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Channel: Orange

Frank Ocean

Universal Music, Audio CD: Rs 395

Frank Ocean's debut album has been released this year to explosive success, consequently drawing a whole lot of attention to the singer-songwriter. The Guardian even called him the “most talked-about man in music” soon after his album released.

It turns out all that positive attention is actually warranted. Channel: Orange is a good answer to the cynical listener who thinks there's little new music worth listening to in the large body of contemporary soul or rhythm-and-blues. Frank Ocean, whose birth name is Christopher Breaux, has previously worked as a ghostwriter for pop stars including Justin Bieber and John Legend. Thankfully, there is little of the homogenous, over-familiar pop come to be associated at times with these acts.

One way of describing Channel: Orange is as familiar R&B, with liberal doses of strangeness and psychedelia. In parts ambient electronica, at times electro-funk, it’s laced with Ocean's smooth, mellow vocals.

But what makes Channel: Orange remarkable is that it is consistently populated with both interesting riffs and interesting words. There’s an uneven, changing beat through most songs; there’s commentary happening throughout, and singular characters as well (see: ‘Monks’). This is pleasant enough to be background music, but it has curiously attention-drawing lyrics and music.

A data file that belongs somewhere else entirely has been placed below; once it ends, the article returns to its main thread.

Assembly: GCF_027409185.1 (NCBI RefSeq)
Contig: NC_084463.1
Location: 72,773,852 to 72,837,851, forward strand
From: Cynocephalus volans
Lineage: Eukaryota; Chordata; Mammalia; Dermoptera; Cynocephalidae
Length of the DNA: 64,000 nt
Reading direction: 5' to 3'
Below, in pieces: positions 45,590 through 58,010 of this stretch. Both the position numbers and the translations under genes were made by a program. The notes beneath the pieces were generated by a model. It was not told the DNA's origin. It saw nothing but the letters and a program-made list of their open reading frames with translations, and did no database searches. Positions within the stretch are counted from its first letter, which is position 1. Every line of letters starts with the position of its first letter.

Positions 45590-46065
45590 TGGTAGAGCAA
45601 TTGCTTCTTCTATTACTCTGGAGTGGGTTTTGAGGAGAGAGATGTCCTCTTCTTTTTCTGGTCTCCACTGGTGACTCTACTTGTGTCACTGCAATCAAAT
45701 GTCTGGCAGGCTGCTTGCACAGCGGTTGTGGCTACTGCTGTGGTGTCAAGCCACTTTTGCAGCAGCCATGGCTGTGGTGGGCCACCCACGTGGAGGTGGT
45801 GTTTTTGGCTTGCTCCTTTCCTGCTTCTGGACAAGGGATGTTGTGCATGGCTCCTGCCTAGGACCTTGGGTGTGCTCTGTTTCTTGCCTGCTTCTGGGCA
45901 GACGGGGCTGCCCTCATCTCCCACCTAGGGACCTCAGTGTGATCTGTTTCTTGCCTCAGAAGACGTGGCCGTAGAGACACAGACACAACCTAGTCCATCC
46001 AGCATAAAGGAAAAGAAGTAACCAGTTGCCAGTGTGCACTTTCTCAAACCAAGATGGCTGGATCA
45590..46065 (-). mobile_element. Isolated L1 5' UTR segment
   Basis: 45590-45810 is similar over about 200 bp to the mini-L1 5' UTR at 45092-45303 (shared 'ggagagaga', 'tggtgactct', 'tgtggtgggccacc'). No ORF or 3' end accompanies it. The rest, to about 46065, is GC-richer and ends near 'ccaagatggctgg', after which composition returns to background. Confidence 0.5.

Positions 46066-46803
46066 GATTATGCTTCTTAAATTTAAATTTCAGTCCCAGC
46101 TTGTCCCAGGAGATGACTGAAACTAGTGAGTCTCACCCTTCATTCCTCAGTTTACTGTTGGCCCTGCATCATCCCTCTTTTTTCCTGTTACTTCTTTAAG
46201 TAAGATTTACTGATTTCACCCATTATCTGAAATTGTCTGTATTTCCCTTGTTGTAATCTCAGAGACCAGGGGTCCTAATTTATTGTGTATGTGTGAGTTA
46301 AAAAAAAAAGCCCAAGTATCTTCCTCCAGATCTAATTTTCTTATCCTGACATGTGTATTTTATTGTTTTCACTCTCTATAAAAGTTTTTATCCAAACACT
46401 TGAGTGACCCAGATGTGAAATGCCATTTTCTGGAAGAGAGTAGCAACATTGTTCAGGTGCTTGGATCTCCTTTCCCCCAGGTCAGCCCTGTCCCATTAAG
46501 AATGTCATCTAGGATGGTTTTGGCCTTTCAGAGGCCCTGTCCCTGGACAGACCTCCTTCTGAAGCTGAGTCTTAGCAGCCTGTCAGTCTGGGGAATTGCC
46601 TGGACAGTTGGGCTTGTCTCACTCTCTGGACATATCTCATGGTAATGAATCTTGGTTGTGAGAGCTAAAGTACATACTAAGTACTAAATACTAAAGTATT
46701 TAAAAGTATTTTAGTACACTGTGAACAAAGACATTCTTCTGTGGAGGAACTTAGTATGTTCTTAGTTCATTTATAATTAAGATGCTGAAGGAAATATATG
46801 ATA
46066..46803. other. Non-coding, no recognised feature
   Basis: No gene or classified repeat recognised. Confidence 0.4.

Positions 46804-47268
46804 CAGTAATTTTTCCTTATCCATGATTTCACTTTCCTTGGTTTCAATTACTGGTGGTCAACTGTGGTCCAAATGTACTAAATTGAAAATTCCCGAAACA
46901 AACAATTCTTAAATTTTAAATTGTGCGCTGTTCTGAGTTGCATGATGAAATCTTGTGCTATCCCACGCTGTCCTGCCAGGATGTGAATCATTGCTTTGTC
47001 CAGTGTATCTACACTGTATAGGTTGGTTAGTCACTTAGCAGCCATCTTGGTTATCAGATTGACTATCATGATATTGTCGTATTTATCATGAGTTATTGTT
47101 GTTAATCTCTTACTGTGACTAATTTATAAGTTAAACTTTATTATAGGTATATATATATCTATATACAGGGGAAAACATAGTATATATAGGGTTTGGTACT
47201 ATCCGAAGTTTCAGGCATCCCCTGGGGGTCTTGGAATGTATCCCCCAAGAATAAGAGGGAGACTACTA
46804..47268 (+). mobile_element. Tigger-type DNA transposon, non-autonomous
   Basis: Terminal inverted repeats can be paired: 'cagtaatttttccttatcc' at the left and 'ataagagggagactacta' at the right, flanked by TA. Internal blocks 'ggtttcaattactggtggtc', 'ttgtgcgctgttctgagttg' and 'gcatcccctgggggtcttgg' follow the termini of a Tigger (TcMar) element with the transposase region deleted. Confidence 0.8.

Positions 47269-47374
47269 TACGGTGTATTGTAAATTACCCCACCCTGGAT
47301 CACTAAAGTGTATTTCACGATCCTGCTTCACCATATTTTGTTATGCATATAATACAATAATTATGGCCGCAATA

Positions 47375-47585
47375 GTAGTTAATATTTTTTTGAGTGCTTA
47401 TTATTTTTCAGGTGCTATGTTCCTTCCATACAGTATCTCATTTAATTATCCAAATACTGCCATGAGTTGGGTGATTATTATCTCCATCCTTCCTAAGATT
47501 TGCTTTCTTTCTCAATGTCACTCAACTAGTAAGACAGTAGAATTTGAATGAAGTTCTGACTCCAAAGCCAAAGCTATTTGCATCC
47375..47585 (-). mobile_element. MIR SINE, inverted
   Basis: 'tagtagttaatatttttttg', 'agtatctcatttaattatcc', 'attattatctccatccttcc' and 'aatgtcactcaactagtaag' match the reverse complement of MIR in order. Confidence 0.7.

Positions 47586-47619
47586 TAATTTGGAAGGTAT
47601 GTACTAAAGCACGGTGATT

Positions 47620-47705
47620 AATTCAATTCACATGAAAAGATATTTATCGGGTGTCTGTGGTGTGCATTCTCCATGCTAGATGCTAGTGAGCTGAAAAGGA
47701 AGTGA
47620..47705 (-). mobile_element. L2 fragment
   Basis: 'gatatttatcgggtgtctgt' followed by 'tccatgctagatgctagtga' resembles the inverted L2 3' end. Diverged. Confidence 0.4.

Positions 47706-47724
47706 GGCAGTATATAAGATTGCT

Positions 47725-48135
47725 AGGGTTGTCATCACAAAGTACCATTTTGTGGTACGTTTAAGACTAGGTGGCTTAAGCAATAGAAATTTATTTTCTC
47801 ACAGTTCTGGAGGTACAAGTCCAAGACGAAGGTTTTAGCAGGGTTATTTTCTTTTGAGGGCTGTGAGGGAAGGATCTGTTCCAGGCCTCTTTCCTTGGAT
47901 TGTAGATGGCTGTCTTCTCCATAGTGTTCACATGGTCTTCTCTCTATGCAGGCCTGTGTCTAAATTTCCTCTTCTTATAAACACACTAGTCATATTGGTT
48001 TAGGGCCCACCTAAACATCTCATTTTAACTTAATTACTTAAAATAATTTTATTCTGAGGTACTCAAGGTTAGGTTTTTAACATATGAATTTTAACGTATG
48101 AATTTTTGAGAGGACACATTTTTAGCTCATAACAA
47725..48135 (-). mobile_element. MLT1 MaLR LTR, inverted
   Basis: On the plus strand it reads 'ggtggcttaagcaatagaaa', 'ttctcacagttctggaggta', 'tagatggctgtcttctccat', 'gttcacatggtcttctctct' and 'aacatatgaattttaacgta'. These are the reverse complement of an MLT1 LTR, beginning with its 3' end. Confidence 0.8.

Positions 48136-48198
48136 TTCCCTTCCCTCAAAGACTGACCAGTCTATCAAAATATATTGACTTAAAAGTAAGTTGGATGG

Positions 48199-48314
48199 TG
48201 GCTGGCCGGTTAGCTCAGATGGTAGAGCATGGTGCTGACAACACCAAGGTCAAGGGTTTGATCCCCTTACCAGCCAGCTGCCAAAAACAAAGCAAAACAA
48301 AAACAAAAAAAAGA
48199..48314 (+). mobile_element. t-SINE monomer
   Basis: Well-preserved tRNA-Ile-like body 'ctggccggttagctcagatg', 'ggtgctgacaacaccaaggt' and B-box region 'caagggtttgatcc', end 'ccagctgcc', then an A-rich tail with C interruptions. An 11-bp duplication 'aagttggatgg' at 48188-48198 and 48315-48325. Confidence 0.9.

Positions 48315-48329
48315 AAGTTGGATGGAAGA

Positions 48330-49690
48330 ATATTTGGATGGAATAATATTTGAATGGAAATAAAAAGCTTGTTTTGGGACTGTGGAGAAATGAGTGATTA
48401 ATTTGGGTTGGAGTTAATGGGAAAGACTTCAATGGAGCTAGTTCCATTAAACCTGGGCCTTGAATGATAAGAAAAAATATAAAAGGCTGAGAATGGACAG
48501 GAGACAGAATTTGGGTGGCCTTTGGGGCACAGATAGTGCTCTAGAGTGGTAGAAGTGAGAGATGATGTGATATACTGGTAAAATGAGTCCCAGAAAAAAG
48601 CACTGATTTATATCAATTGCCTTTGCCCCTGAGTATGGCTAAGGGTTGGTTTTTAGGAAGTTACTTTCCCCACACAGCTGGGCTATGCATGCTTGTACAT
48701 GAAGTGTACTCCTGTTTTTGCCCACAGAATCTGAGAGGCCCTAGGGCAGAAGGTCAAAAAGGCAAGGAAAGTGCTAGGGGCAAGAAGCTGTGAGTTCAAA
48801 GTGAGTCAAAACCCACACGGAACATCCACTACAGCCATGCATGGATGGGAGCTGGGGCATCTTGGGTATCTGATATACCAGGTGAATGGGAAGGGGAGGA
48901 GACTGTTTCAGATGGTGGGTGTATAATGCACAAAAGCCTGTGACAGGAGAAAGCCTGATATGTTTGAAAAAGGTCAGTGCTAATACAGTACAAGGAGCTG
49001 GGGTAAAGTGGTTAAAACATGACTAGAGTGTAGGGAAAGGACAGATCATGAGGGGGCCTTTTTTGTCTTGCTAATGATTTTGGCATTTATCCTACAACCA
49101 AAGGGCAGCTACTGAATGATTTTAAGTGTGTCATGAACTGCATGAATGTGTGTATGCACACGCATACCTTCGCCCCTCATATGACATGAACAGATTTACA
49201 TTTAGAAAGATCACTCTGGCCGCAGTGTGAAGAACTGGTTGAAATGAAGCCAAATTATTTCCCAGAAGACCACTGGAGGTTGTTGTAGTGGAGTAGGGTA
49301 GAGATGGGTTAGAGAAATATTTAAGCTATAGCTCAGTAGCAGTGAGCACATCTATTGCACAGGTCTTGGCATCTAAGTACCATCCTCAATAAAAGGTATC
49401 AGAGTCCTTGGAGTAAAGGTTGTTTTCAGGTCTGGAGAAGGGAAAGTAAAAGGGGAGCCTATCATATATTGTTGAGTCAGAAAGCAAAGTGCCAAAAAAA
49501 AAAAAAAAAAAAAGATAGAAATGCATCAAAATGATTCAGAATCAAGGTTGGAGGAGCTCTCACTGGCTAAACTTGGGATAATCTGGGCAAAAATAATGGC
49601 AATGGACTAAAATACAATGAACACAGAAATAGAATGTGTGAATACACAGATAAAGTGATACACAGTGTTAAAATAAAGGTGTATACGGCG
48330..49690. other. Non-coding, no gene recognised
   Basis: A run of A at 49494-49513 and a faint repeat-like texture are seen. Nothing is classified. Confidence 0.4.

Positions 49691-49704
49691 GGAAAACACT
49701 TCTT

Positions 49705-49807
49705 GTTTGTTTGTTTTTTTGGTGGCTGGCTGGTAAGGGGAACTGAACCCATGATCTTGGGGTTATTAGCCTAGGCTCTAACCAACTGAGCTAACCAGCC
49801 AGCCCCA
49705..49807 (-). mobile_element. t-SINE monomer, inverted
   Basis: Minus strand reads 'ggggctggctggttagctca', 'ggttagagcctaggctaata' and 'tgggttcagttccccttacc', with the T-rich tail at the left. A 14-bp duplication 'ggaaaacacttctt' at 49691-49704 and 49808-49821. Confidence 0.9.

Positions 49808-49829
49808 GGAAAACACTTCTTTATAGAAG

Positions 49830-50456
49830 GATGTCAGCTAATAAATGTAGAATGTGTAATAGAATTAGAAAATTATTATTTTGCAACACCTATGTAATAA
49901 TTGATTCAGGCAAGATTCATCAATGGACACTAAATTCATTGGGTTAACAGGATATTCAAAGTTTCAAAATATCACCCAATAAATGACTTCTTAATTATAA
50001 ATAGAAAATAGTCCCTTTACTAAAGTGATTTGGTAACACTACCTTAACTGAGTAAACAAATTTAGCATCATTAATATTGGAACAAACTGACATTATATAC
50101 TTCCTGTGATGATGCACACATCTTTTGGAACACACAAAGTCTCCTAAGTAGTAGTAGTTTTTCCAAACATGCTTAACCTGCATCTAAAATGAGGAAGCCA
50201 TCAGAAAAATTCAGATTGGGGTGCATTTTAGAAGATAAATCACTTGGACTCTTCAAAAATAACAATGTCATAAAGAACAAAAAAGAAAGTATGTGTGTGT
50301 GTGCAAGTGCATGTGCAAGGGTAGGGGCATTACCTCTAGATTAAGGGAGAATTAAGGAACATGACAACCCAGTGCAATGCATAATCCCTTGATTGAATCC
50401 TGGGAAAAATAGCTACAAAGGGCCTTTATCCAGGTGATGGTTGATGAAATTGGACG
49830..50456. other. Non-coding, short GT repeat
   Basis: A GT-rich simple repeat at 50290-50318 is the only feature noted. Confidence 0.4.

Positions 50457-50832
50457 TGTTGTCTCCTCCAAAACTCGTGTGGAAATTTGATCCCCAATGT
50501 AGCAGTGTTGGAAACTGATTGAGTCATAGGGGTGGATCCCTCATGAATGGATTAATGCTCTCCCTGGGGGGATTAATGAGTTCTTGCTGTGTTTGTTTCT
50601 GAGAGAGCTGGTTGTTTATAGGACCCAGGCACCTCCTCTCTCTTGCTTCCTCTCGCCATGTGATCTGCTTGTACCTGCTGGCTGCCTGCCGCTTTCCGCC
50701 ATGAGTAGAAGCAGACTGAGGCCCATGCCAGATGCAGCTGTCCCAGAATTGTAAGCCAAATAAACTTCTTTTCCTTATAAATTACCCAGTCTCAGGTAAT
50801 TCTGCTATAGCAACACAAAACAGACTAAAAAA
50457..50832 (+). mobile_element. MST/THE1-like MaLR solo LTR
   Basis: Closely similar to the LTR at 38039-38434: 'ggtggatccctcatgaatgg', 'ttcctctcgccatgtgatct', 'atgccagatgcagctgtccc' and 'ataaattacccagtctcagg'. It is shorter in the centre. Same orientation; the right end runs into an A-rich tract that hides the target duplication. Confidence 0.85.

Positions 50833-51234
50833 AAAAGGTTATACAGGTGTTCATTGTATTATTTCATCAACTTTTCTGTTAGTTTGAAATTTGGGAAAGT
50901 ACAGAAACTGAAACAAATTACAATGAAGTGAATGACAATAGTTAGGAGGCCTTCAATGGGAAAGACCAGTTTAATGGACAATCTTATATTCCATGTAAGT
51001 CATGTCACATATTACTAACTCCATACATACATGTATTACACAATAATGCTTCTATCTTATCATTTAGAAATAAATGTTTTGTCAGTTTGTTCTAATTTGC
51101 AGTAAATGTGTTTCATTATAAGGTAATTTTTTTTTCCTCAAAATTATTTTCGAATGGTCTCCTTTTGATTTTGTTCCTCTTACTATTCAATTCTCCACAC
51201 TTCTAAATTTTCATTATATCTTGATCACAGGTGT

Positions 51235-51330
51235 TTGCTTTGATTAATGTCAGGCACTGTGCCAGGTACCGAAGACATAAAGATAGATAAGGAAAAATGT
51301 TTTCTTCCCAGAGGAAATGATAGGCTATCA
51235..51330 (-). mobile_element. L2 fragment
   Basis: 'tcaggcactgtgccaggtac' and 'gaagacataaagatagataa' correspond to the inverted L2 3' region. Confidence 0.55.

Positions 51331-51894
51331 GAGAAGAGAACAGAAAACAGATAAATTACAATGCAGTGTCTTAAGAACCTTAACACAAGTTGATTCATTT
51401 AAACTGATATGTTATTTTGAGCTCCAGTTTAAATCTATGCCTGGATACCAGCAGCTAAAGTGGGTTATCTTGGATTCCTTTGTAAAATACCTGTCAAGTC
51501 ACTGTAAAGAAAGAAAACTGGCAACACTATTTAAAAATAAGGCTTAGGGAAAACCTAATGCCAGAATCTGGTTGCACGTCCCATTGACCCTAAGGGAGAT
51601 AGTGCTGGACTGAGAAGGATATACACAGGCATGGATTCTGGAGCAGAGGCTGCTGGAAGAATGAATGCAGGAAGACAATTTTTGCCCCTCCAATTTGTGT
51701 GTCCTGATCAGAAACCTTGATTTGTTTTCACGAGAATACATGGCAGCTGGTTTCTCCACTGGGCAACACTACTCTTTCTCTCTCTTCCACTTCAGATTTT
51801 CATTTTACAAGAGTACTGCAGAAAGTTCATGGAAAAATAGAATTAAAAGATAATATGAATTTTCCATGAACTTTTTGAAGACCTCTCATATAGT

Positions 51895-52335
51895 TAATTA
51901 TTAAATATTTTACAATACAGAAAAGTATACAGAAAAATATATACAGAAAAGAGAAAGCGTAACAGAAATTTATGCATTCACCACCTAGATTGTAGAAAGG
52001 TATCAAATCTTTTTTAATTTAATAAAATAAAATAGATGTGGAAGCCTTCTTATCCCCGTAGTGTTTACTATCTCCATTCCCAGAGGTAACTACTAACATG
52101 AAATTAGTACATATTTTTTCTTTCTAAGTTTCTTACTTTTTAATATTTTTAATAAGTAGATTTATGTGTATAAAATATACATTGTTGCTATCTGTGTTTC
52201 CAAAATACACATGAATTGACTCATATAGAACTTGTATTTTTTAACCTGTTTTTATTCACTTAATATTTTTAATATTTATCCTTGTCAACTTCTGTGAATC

You get the feeling that this isn’t some languid background music for the lazy listener; also, that it is more storytelling-through-sound than just a mashup of familiar riffs. A particularly good example of this is ‘Sweet Life’, with its easy-listening electric piano notes and mellow bass. You soon realise he is making sarcastic comments about the Beverly Hills lifestyle: people who have had landscapers and housekeepers since they were born. It’s enough to make you sit up in surprise, if nothing else. The album is also filled with experimental interludes, with dialogue, sound effects – cars zooming, USB cables connecting, walking – and unexpected breaks in songs. We highly recommend, that if you do end up buying the CD, you reach for the liner filled with lyrics to read along.

Modern R&B, if you can sound this busy and interesting, even the unconverted among us might be all ears.





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